April 2007 - Posts
My Joost account is up and working. I've only had it a week or so and not much time to play with it. For those who are unfamiliar with Joost, it's an online TV service with a client component conceptually similar to Media Center. (e.g you browse through channels etc.) I have not found a way to save content and that might be impossible. ??? The video seems to be of varying quality, but it is good enough to watch without getting annoyed.
Anyhow, for me the biggest problem is that I can't find anything worth watching.
That said, today I got 3 spare invitations that I can hand out.
So if you are interested leave a comment.
I'll wait a couple of days and see how many are interested. If there are more than 3 I'll just draw 3 at random.
I made a random draw and after confirming the emails I'll send out the Invitations through Joost.
And the lucky ones...
Marie, John (sent an email instead of comment) and splintor. ( splintor, yes you actually got it through the random draw! :-) )
According to the following post
, the pricing of the new WPF controls is 395$. It should come as a nice surprise that the WPF controls are free to existing NetAdvantage subscribers. The press release announcing the WPF controls states the following:
"Current subscribers of Infragistics NetAdvantage products, with a valid subscription on the date of the initial release of NetAdvantage for WPF, will receive free keys for NetAdvantage for WPF at no additional cost. This will be a full featured complete WPF product release inclusive of matching product support to the level of the current subscription to which it is attached." You can read the full press release here
I'm impressed, very impressed!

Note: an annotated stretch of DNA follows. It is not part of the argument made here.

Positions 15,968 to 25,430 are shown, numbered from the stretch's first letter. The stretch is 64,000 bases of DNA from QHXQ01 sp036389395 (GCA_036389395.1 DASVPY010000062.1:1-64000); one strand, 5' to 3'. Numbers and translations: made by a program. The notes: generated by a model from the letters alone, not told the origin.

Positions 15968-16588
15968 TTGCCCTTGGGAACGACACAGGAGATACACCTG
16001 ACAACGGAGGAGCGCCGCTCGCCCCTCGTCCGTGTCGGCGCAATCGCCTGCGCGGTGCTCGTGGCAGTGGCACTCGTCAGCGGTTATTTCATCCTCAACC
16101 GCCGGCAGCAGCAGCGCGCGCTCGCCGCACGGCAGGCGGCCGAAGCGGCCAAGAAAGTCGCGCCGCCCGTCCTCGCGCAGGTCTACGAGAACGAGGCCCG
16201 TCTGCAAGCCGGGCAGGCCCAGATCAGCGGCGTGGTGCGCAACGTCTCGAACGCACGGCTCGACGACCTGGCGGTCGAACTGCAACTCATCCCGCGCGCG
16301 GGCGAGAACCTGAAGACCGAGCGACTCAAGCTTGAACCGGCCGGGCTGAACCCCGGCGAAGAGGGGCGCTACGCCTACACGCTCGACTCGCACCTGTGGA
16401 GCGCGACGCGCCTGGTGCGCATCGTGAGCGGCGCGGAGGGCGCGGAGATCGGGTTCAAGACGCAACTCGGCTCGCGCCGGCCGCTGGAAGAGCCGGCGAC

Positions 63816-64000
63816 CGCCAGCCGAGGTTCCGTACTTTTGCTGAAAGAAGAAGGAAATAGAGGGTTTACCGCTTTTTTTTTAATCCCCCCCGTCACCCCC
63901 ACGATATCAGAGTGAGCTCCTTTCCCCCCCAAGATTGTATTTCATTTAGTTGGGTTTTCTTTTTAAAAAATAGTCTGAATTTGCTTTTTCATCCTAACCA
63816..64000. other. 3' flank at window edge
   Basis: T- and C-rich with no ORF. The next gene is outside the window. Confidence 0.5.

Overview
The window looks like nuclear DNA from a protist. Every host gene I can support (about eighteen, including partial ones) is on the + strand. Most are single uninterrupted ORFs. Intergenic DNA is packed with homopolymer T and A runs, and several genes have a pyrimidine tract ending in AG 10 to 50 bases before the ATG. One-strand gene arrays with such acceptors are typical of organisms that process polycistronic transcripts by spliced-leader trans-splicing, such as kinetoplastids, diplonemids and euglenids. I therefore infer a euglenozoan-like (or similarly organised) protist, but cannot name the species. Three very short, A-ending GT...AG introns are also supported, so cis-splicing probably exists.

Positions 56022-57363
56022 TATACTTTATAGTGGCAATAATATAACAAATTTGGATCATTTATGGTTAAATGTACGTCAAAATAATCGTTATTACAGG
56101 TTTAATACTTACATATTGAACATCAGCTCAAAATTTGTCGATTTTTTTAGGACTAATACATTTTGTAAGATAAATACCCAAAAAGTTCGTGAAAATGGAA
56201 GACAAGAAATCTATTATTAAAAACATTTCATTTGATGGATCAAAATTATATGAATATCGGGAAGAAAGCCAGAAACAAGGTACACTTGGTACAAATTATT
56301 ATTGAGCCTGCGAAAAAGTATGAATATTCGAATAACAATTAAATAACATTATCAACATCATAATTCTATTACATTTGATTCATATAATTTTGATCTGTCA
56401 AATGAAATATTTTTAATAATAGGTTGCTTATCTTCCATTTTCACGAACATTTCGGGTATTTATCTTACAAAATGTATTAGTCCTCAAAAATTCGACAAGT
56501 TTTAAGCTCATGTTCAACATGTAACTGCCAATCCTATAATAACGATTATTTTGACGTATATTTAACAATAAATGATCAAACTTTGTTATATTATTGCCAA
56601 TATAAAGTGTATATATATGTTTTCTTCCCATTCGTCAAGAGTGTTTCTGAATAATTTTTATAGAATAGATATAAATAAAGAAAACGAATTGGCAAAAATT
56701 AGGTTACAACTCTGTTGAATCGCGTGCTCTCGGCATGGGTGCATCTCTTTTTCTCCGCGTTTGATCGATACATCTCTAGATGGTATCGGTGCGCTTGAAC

Yesterday Infragistics released their WPF control suite. The suite contains:
- WPF grid.
- Carousel controls. (See image below)
- A few editors that are missing from the WPF stock control package.
Before I say anything more about these new controls, I just want to share some of my previous experiences with Infragistics. I have worked with Infragistics for a couple of years and have gone through several iterations of their NetAdvantage suite. On one hand their controls allow you do do almost anything, but on the other hand they might seem a little overwhelming. At least once you get a grip on things they are consistent. One issue that have plagued the previous versions is poor documentation. With a control suite of this complexity it is imperative that they come with in-depth documentation to get the developers up to speed. IMHO, Infragistics have failed in this area. That is, until now. The documentation that ships with the WPF suite is excellent. This is escpecially important in my opinion, since at least for the foreseable future most deveopers wanting to use these controls will be in the middle of the WPF learning curve and any aditional learning overhead that can be avoided should be avoided.
Here's an online demo app that demonstrates the new controls. (The sample requires .NET 3.0)